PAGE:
Prescott--definitely, always one of my favorites, though hard to get to every year, we were dang-sure willing to make it work.  We were determined to make it one way or another.”  One year we were working other rodeos and I refused to turn out at Prescott.  We were in Folsom, California and had to get back to Prescott to end our weekend.  The only way we were gong to make Prescott was in a jet, yet it was pretty-near impossible to work it in on a commercial jet.  We knew we had to rent a private jet.  As luck would have it, the guy running the rodeo in Folsom had a jet.  We talked to him about our situation, scrambled enough guys together to make the trip with us to help buy the gas and pay the pilot.  Ill never forget that week.  First we were in Folsom, forty-five minutes later we were in Prescott, and 45 minutes after that we were in Pecos, then back to Prescott, and then back to Folsom.  Bahda-bing, bahda-bang, it was one of the most slick, efficient weekends I can remember. 

Another 4th of July at Prescott, I come down with pneumonia.  I was trying to cope with my sickness and compete, but things got worse, so my traveling partner (my brother) put me in the hospital.  I had a couple of days to try to recover.  My brothers and partners would come to check on me periodically.  When it finally came time for me to compete, the boys wouldn’t take no for an answer.  They brought my clothes, helped me put them on.  They hauled me to the rodeo and propped me up at the back of the chutes.  I could hardly stand up.  My head just hung down, I could hardly lift it.  When it was my turn, they lead my horse up there.  I could hardly get on.  The boys nursed me like I was a drunk, and I felt like I was drunk.  I went out there and could hardly swing my rope.  I could hardly see the steer.  I threw my rope at the ground.  Obviously no good, so they slung me back in the hospital.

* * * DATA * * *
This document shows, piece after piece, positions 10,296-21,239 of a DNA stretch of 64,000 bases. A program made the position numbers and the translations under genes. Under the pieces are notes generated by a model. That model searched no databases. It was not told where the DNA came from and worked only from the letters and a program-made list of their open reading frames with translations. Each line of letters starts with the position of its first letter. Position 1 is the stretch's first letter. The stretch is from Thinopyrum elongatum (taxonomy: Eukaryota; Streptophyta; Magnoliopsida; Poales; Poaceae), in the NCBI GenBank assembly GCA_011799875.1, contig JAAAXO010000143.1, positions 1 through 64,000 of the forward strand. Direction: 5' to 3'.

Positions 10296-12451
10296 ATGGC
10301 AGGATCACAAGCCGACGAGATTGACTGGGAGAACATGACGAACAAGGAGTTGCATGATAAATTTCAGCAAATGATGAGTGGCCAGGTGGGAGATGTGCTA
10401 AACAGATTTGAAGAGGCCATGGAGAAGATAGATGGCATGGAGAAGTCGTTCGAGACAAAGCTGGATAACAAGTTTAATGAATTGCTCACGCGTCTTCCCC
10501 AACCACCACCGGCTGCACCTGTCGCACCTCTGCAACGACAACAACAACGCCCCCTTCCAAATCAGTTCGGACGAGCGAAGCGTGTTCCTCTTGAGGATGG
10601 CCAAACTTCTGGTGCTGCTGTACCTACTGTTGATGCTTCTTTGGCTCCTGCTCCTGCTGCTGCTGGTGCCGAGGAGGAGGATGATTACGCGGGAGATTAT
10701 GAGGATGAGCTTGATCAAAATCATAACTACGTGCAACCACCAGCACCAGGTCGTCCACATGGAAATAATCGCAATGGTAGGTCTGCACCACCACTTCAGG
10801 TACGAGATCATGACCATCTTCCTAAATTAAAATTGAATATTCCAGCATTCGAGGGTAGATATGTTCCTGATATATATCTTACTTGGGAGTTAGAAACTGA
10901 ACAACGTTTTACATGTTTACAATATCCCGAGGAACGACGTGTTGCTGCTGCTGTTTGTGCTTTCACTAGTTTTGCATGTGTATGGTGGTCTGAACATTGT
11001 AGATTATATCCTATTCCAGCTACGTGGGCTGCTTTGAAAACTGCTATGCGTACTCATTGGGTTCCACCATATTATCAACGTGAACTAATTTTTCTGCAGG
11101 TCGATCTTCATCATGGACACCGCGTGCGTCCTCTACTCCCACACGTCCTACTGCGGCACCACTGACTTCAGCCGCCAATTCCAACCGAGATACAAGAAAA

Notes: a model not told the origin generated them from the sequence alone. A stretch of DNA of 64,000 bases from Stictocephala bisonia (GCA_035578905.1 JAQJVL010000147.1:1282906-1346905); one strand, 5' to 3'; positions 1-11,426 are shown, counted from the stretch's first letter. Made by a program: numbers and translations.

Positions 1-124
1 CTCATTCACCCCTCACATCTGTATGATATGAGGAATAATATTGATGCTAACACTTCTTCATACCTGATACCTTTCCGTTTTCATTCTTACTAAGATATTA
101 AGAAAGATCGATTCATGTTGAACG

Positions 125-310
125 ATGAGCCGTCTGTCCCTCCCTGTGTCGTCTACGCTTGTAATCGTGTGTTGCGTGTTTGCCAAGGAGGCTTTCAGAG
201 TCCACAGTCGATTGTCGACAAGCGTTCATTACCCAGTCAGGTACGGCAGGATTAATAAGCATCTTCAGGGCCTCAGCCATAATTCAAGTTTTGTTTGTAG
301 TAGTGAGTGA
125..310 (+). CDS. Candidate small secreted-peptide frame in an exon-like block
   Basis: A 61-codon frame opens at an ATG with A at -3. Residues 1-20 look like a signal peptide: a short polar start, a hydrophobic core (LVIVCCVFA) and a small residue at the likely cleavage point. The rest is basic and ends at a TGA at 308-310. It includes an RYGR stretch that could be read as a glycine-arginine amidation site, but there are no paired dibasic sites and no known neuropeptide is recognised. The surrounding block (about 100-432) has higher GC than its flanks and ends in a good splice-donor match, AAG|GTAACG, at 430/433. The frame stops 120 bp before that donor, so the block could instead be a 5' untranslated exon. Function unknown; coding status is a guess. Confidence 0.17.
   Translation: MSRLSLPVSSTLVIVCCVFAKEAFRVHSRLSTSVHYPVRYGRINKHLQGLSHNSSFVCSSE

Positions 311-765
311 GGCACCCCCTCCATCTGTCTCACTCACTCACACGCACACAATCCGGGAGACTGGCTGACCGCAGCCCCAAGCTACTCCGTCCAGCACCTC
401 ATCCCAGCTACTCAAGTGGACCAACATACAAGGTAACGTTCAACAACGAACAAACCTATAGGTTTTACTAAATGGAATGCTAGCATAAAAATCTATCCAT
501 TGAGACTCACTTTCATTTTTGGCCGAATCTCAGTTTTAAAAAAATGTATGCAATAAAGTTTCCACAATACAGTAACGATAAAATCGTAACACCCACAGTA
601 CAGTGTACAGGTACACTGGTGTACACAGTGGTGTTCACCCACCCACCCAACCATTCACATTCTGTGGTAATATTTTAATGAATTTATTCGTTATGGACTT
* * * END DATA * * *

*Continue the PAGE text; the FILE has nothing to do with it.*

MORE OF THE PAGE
About a week later, I finally came to my senses, but the rodeo was over, and everybody was gone.  I can remember wondering, “Is this the reality of rodeo?  If you can’t do any good, they just leave you on the side of the road?”  Two weeks went by before the hospital would let me go home.  I’ll never forget it.  Now, whenever I see the Prescott hospital, I get that connected, familiar feeling one gets like when he revisits his old high school.